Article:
Technological progress is accelerating, but the stagnation button could be triggered by the lack of talent. We can already feel it: the HR consultancy Korn confirms that the skills shortage will reach 4.3 million workers by 2030.
However, even if alarm bells are starting to ring, gender inequality continues to exist. The presence of women in STEM fields remain unsatisfactory.
According to the World Economic Forum’s Global Gender Gap Report, women occupy just 31% of tech jobs. Moreover, when it comes to management positions, the share drops to 27.3%. The report also notes difficulties in career growth and lower salaries than men.
Let’s look at a typical local context in Eastern Europe. The National Bureau of Statistics in Moldova, for example, shows an identical situation to the global one: women occupy 31% of IT jobs and only 19% of digital professions. Not to mention the number who study STEM, just 4.6%.
The data show Moldova in the same position as the UK, and Vietnam is only 4% ahead, an insignificant difference. At the same time, France, Germany and Mexico, lag by 10% or more. In the US are about 28,8% of female workers in Tech.
But what do we see at Pentalog?
Pentalog actively supports diversity in tech. Currently, 35% of employees are women, and of these, 26% are involved in building software and 38% in management. For positions such as Tester and Product Owner, the balance tips the other way, showing 55%.
Our Pentalog Chisinau delivery center has a female-male ratio of 38% and 62%. More than that, leadership positions are held by women, an impressive 56%. And we look at branches in other countries, we see that Pentalog, in most cases, overtakes the countries data on the gender gap.
What’s our secret? For Pentalog, parity means equal rights, access to information and development opportunities for everyone. All are treated with respect and fairness. Skills, results and impact on the team and the community are what matter.
Why is diversity so important?
Beyond the challenges of hiring, diversity is all about innovation. Based on Pentalog’s practice, we see that once a company promotes diversity and inclusion among its employees, it benefits from access to different viewpoints, skills, creative approaches.
As a result, processes are improved, performance is greatly enhanced, and the chances to deliver a truly unique product are increased. Differences in backgrounds of great people foster innovation!
If the benefits are obvious, why are so few women in tech?
Undoubtedly, the low number of women in tech begins with negative stereotypes and differences in access to tech education. If we want things to change, we need to start right here.
The family has a significant influence in shaping a child’s personality and the way the young person makes decisions. By supporting the development of tech talent, recognizing successes, and providing encouragement in difficult times, parents can help move the needle.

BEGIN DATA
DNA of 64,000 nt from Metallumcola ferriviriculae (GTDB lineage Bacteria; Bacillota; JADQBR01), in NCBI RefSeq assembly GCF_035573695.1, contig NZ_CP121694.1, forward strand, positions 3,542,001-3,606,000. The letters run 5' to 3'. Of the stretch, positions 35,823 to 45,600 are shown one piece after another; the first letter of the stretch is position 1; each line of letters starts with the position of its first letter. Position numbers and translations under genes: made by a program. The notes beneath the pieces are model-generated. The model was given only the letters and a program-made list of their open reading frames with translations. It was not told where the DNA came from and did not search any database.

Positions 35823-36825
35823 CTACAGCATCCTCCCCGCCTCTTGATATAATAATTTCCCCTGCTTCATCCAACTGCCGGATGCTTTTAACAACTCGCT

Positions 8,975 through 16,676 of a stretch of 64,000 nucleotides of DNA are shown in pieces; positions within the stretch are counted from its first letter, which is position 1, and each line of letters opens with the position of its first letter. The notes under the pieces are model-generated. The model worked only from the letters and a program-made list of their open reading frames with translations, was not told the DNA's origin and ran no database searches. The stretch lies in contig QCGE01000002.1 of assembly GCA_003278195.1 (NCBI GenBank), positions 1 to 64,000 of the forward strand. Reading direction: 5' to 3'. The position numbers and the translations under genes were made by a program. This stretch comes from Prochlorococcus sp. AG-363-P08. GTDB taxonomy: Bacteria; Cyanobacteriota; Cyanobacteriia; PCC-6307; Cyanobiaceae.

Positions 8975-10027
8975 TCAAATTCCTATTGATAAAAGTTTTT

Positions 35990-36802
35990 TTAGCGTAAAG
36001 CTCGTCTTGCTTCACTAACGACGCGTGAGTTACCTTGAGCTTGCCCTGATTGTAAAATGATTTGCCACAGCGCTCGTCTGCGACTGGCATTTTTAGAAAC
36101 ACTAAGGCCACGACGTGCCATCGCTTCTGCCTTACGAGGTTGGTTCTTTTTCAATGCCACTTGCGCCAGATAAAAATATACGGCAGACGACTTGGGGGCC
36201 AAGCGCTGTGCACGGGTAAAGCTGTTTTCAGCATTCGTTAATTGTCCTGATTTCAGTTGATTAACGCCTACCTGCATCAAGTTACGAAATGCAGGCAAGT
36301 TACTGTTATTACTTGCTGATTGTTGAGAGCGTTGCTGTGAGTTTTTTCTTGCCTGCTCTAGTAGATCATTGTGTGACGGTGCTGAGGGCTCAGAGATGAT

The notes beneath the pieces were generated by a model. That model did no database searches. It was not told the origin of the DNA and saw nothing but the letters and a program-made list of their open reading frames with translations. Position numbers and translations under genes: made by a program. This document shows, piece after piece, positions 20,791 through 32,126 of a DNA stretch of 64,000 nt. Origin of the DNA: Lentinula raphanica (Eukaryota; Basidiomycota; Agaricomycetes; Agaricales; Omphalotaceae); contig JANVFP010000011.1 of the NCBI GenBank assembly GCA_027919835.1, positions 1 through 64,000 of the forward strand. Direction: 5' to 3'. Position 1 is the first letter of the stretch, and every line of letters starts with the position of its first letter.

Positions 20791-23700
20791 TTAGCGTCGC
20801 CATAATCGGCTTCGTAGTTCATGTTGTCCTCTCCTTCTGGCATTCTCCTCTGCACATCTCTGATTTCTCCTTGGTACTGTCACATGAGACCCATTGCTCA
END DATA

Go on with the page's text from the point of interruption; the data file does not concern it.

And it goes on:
Schools are the next place to change. We need to eliminate outmoded and false gender clichés about success in tech. Once a teacher succeeds in cultivating a passion for the IT discipline, young people of any gender will consider a career in technology.
How can companies empower diversity?
Although inclusion is gaining ground within companies, many tech employers don’t know how to balance the situation in tech. I’ll name a few places to look:
- Values. Change starts with the company culture. At Pentalog, diversity is part of the corporate DNA and is fostered through transparency, trust, collaboration, balance, empathy, and excellence.
- Fair recruitment process. When it comes to recruitment is essential to have an impartial assessment process. Vacancies should be open to everyone, without gender bias.
- Flexibility. Women should have the opportunity to continue their professional development instead of putting their careers on hold when they start a family. This means much more than remote work.
- Models to follow. The leader sets the mood for the entire team. By offering equal opportunities based on skills and attitude, a leader can show that discrimination has no place in the company.
Mentoring encourages people to choose tech
The challenges of the professional are especially unkind for women. Data from a study led by Accenture and Girls who Code shows that 50% of women drop out of tech careers at 35, and only 21% believe they can succeed in the field. But networking and mentoring can change that.
Tech Women Moldova started at the initiative of ATIC (Moldovan Association of ICT Companies) in 2018 to increase gender equality in IT. From here, a visionary organizational team was created, volunteers and ambassadors emerged to contribute to the development of the product. Pentalog has been involved from the start.
The gender gap is closing, but we should close it faster! ?
- Korn Ferry – Future of work: the global talent crunch
- World Economic Forum – Global Gender Gap Report
- The National Bureau of Statistics in Moldova – Femeile și Bărbații în sectorul Tehnologiei informației și comunicațiilor
- Women in tech: What’s the landscape look like in the UK?
- Boosting Women in Technology in Southeast Asia
- Michael Page – Les grandes tendances du marché du travail
- Statista – Anteil von Frauen und Männern in verschiedenen Berufsgruppen in Deutschland am 30. Juni 2020
- Laboratoria – The Future is Diverse: Women in the Mexican Tech Sector
- AnitaB.org – 2020 Top Companies for Women Technologists
- Accenture and Girls who Code – Resetting Tech Culture